The patent industry, frustrated with the lack of harmonisation in the EU, is promoting a plan (EPLA) for a new European Patent Court.
The patent industry and its supporters make a straight-foward argument: innovation is key to economic growth, and innovation means a strong and predictable patent system.
If this is such a simple truth, why is there so much resistance to the notion of a harmonised patent system in Europe? Why have small-and-medium IT businesses and IT professionals lobbied for six years to prevent such a system emerging in Europe? Surely these are exactly the people who should be clamouring for a new, cheaper patent system, akin to the Community Trademark system that has been delivering reliable trademarks for over a decade.
Are Europe's SMEs misguided, ignorant, or simply willfully working against economic growth?
The matter is, of course, more complex than the patent industry claims. The patent system has high costs, as well as potential benefits. It is these costs that matter, for since the 1950's the patent system has never actually been proven to work. The benefits are theoretical, but the costs are real.
Let's look at some of the main costs that the European Patent Court (an non-EU institution) would bring.
- First, European Patent Court judges - appointed by those who run the EPO - would implement the EPO's patent practice, and thus legalise software patents. Software patents were, as we know, rejected by the European Parliament in 2005. The principle that a parliamentary decision can be side-stepped by a diplomatic conference does not bode well for European democracy.
- Second, the new EPLA court would remove national courts' jurisdiction over patent litigation. This would raise costs for SMEs by 3-4 times (according to the EPO). EPLA makes life easier for large US patent holders but punishes Europe's SMEs in the process.
- Lastly, EPLA does not provide democratic or legislative oversight. Unlike the US 8th Circuit (CAFC) system, which is subject to the Supreme Court and to Congress, the European Patent Court would be wholly unregulated except by the very patent industry that is today lobbying for its creation.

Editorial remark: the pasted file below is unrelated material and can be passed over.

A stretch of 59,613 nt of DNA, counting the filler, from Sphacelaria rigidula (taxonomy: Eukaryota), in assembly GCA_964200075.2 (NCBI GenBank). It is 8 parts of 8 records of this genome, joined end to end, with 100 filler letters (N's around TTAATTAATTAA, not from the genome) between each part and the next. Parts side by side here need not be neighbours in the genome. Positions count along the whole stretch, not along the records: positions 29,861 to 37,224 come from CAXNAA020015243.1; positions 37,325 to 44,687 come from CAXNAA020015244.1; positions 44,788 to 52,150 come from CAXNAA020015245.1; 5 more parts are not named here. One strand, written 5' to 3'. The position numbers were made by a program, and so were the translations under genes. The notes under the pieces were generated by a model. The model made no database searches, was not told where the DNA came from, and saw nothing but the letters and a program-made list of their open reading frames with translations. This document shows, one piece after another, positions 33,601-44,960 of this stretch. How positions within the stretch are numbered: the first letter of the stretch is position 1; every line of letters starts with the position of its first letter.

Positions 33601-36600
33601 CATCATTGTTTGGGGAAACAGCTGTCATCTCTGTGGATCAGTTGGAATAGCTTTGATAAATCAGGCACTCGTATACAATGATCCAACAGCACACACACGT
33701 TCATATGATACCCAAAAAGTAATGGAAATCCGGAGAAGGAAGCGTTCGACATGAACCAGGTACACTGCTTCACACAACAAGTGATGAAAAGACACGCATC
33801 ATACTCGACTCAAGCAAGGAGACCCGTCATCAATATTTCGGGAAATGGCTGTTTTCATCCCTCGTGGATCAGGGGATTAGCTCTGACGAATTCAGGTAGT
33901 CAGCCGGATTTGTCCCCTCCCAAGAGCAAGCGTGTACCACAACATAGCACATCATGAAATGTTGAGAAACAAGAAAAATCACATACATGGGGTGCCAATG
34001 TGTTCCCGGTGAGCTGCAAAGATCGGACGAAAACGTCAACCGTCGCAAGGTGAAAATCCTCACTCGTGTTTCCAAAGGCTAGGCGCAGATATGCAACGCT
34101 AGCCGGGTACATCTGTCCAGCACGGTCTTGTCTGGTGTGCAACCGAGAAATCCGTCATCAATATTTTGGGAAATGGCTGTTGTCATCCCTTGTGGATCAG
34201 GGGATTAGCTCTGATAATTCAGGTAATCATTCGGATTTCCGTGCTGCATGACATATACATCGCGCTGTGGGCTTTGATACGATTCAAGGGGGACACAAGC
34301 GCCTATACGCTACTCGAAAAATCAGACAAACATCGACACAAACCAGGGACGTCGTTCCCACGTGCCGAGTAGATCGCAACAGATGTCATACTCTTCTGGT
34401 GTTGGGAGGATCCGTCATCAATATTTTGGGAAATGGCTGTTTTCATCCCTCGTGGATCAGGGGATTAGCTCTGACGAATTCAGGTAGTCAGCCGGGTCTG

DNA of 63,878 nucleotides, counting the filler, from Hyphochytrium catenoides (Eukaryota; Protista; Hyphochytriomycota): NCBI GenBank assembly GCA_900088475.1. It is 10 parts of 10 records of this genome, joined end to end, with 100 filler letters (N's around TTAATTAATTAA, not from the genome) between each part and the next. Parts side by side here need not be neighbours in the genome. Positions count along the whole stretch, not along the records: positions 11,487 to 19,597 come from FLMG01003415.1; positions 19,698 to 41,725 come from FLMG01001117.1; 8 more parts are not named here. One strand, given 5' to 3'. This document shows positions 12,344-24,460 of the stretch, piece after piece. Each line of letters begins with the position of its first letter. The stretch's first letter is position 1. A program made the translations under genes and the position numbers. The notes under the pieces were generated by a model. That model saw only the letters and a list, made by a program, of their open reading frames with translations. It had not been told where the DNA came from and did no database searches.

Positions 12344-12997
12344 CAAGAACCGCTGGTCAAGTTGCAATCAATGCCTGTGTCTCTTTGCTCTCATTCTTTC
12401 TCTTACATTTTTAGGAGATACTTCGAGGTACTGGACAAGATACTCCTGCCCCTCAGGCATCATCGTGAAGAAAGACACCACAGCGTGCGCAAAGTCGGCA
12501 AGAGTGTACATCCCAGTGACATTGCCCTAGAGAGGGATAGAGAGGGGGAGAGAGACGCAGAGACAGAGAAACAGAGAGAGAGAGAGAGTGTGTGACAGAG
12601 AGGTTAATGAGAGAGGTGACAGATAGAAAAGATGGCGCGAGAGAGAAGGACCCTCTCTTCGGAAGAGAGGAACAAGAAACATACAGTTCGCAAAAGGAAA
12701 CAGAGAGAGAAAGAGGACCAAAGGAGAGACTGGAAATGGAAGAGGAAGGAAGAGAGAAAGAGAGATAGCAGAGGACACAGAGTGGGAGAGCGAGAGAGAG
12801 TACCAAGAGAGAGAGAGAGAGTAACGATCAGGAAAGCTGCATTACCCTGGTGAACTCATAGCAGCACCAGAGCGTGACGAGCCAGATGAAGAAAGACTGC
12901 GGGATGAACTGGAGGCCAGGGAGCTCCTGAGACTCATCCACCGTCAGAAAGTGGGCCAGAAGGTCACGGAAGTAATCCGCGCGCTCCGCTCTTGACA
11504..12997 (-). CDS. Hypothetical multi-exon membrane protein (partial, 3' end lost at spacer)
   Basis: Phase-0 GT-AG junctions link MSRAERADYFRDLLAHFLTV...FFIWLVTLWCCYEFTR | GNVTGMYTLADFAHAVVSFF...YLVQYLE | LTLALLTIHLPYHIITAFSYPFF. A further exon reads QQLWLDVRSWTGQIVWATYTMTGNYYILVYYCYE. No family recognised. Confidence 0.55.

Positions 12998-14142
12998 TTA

We often hear the claim that US industry will not invest in the EU unless there is a strong IP regime. Typically these statements come from firms who use patents as instruments of monopoly control. Investment at the point of a gun, to the detriment of local industry, is not beneficial. It is a form of colonialism, as any Indian or Chinese will know.
I challenge the patent industry to produce a single independent study that demonstrates how EPLA would benefit Europe's SMEs.
There are problems in the patent industry, yes. These problems mainly stem from an unregulated rush towards ever broader patents. In the US, this is starting to bite into the performance of the pharmaceutical and IT sectors. It takes 10-15 years for the damage caused by bad patents to become visible.
Europe has, in fact, a history opportunity. By escaping the rhetoric of the US patent industry, and defining a sane EU patent system that works for local businesses - above all, SMEs - we can gain an advantage over US businesses who are starting to be severely hampered by a decade or more of bad patent policy.